Gaming with a 3 Year Old: LostWinds

This is an experience that will always leave a little bit of a sour taste in my mouth, not so much that game itselfs, but for the company that made it. (I worked for both the company that made this game and the iOS port of the game.. but that’s best left for another story) However I always thought that this series in particular presented a great opportunity for gaming with my kids.

While LostWinds is mechanically too advanced for a 3 year of to play, given it requires the dual use of a mouse and keyboard (though the tablet version might be more child friendly, at least for controls, not so much meaningful progress given the text centric nature of plot advancement) I saw an opportunity to play the game side by side with my little boy. With myself in control of the game and doing suitable voices for the various characters as their text was displayed on screen and the little boy who’d watch in awe and tell me what to do at each stage as I’d say what our overall objective was for each area.

LostWinds is a simple platformer at heart and its touch screen based releases are a great early years game in general for developing gaming skills. The setup on a pc requires due use of the W,A,S,D keys which move the character left and right across the screen. While the mouse allows you to control the wind; as well as a few other powers you’ll obtain through out the game and it’s how you’ll be making your character jump, handling simple combat and solving puzzles. You draw a line (or touch and drag if your on a tablet) and a gust of wind will follow, carrying Toku or objects, or you can slam the games squishy enemies again the walls or just safely out of your way as you move around.

While the game is most made of simple platforming and very basic combat it does present puzzles that will present a challenge, this is where we had the most fun. With my little man trying to offer advice on what we could do to solve the puzzles. The fun part of playing with such a young child is that his solutions to the puzzles would be very logical, but not within the rules of the game itself. For example trying to make me make Toku fly up high, when the wind only allows you so many jumps in the air the reduce in strength every time you use it until you hit the ground again.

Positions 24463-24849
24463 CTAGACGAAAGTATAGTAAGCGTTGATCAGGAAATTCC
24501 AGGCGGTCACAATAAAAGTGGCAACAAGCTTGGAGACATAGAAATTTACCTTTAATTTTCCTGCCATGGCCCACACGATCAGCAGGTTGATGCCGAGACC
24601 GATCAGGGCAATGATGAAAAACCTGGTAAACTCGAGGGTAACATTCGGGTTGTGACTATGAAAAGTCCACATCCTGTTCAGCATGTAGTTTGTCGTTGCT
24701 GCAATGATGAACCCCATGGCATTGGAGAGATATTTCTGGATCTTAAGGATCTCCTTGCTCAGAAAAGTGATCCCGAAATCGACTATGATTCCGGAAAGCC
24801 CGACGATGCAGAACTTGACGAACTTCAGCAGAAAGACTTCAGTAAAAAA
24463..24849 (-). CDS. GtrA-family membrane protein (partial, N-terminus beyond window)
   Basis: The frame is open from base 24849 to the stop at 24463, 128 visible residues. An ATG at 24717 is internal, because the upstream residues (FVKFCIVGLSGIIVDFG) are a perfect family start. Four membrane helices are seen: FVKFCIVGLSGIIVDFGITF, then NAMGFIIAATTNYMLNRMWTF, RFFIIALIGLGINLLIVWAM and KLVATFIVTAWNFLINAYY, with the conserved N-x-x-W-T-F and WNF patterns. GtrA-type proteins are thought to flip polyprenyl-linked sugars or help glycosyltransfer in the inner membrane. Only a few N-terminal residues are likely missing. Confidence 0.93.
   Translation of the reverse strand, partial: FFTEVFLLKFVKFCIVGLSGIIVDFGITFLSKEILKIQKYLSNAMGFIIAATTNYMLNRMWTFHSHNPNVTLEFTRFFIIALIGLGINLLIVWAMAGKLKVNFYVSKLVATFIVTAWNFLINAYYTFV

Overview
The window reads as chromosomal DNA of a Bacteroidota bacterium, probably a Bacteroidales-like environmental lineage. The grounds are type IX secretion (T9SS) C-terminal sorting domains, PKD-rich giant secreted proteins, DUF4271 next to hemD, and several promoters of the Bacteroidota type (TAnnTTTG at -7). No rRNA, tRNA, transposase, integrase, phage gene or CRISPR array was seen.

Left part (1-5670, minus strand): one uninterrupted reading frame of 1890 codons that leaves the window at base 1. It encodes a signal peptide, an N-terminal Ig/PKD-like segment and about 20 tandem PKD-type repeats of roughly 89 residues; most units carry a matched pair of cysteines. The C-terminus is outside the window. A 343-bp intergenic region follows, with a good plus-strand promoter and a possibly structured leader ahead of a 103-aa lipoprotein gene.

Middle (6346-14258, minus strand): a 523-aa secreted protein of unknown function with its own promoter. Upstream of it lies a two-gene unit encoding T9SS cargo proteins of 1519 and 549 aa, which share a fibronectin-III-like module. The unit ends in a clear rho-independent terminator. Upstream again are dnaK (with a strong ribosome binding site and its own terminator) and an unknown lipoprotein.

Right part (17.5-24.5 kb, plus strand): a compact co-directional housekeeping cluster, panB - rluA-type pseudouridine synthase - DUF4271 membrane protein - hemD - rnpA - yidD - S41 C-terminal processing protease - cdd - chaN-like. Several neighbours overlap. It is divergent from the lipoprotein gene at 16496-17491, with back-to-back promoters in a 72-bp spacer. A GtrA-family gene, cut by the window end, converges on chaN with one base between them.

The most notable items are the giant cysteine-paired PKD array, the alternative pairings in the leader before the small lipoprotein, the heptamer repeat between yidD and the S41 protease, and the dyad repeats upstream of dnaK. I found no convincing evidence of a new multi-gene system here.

It gets a little more complex as you gain more skills, it won’t be long before the power of the mouse can control fire and trees and much more, all based around the idea of drag and drop. So at the very least it gets some good core mouse skills instilled in your child, touch screen however will always perhaps be the superior version of this. even is the left and right movement doesn’t feel as fluid when not using a PC.

Despite all the above I’ve somehow not managed to talk about the visuals of the game yet, Lost Winds is a simple, but beautiful game. Originally one of the first WiiWare titles it was never aiming to stand out around the big AAA games or even the Wii’s limited power. But it uses simplicity and color to make a great execution, with characters and the world they inhabit always looking amazing and another aspect that helped my little one keep his attention on the game for so long.

Like many games we’ve played, our time with LostWinds was short, but so is the game in general and has a refreshingly small price point to match. It managed to leave a lasting memory because it has charm and yet I feel like it’s been something of a forgotten gem over time. Being a digital game it’s never likely to be stumbled upon but it’s often in sales for a very respectable price and I’d say it’s worth trying out on whatever platform you choose.

Ryatta

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